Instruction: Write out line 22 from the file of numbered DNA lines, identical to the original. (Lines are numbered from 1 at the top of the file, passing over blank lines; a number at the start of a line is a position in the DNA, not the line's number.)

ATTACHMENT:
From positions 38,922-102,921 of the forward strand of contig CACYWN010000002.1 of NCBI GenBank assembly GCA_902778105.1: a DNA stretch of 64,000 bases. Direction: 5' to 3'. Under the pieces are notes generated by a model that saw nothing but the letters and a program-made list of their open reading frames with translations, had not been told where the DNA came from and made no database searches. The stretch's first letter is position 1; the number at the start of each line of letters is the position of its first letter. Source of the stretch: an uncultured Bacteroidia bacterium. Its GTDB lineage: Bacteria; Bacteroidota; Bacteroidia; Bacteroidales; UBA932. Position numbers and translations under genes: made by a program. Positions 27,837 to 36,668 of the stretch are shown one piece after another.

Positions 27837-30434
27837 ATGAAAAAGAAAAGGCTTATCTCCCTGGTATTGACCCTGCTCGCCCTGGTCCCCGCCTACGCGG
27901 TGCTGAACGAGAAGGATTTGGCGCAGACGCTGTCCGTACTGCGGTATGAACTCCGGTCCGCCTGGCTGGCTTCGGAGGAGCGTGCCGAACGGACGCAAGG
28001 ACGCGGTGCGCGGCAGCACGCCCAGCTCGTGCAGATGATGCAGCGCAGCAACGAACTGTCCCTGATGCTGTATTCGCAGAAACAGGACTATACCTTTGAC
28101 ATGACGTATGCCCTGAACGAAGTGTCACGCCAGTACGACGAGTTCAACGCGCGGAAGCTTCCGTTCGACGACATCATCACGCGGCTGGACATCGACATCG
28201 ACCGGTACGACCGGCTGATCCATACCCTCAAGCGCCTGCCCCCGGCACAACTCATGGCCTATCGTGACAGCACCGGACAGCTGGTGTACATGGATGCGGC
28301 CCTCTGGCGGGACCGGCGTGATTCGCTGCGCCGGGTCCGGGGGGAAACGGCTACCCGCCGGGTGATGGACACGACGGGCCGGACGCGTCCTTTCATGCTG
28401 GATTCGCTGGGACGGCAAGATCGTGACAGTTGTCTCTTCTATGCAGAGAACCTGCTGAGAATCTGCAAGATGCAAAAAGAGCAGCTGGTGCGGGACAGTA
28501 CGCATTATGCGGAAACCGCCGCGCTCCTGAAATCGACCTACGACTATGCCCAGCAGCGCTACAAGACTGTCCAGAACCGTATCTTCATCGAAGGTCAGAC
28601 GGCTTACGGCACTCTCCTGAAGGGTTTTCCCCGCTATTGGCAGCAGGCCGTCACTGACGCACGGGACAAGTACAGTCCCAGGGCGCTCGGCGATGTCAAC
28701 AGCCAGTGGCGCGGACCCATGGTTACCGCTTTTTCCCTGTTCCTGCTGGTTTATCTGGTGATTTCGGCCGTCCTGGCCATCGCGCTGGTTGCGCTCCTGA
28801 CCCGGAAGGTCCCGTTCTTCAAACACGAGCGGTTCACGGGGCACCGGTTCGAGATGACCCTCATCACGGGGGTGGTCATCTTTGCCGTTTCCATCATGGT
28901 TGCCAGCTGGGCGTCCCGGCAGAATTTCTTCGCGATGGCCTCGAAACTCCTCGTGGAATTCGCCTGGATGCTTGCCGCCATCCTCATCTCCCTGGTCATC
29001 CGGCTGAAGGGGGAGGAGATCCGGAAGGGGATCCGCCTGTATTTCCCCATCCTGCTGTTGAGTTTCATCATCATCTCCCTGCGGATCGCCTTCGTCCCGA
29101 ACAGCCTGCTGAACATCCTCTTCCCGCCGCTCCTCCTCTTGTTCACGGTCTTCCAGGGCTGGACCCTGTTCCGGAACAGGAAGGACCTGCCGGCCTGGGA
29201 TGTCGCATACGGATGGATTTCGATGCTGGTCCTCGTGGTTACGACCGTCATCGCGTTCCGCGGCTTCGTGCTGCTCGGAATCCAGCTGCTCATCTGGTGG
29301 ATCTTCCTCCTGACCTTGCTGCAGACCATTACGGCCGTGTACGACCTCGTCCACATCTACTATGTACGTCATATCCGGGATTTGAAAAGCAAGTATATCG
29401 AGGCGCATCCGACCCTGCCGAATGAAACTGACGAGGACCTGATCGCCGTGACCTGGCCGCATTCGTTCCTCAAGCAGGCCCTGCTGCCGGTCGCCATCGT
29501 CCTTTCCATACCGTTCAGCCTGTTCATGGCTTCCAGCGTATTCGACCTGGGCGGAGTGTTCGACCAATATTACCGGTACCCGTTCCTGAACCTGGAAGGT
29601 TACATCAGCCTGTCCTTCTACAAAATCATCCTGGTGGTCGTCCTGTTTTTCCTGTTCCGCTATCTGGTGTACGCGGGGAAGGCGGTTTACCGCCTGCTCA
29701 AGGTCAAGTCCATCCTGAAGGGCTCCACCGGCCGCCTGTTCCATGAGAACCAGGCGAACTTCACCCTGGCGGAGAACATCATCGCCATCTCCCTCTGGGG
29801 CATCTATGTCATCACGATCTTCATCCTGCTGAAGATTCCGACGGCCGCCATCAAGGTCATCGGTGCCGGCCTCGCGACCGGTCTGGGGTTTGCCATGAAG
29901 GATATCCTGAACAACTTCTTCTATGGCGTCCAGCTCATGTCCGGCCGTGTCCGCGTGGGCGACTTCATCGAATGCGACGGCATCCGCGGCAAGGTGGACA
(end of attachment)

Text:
29701 AGGTCAAGTCCATCCTGAAGGGCTCCACCGGCCGCCTGTTCCATGAGAACCAGGCGAACTTCACCCTGGCGGAGAACATCATCGCCATCTCCCTCTGGGG